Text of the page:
In “Othello” by Shakespeare, animal imagery is used throughout the play to make scenes more dramatic. This tool is commonly applied in numerous amounts of his plays, and many of today’s authors still use it. Animal imagery can make the play easier to comprehend, and can show how the characters, mainly Iago, think.
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It distinguishes the characters, and also shows variation between them. To be called an animal in a derogatory way had a lot of negative meaning to it, especially because “The Great Chain of Being” had a big impact on the Elizabethan lifestyle. Iago does everything in his power to try to destroy Othello’s life for his own satisfaction, even though Othello didn’t do anything to deserve it. In Shakespeare’s play, Othello, animal imagery is a powerful tool used to further amplify the vulgar mindset on Othello’s relationship with his wife, Desdemona.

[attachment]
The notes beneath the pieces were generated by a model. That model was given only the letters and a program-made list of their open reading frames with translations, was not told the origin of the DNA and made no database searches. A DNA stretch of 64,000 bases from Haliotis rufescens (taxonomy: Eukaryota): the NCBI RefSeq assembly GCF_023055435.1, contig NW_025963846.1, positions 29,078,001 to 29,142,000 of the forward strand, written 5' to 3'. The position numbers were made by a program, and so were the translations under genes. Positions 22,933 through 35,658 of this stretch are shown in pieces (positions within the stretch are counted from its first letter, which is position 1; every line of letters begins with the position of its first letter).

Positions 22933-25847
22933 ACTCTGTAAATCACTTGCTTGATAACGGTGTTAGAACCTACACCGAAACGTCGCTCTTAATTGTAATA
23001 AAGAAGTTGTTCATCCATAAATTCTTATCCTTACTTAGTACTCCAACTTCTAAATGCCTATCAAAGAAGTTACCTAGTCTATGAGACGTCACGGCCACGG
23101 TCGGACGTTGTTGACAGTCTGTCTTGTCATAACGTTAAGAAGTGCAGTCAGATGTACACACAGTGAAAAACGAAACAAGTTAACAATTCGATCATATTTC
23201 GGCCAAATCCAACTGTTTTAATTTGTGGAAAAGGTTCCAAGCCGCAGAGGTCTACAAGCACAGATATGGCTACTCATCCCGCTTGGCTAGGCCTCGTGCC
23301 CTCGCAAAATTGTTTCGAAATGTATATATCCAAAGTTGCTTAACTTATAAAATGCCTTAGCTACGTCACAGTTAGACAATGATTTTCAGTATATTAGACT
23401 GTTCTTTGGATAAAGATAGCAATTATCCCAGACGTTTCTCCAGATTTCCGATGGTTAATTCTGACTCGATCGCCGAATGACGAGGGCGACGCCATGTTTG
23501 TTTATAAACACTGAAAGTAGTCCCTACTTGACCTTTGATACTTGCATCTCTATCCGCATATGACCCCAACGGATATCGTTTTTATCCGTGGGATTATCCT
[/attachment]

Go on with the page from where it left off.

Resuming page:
The commencement of the whole animal imagery pattern started at the moment when Othello and Desdemona’s marriage was introduced. Iago is trying to prove to Desdemona’s father that she is no longer pure by representing them as animals. “Even now, now, very now, an old black ram is tupping your white ewe.” (I.I, lines 90-91) Othello and Desdemona have two very distinct differences – race and age. By including this comparison, it reveals two crucial variations between the two characters, with Othello being black and old, and Desdemona being youthful and white. By putting a concoction of rough, bestial images in Brabantio’s mind, Iago is trying to get him to turn on Othello. This is because interracial marriage wasn’t viewed as normal, and Desdemona is also younger than Othello. He wants to make Othello appear much worse than he actually is.
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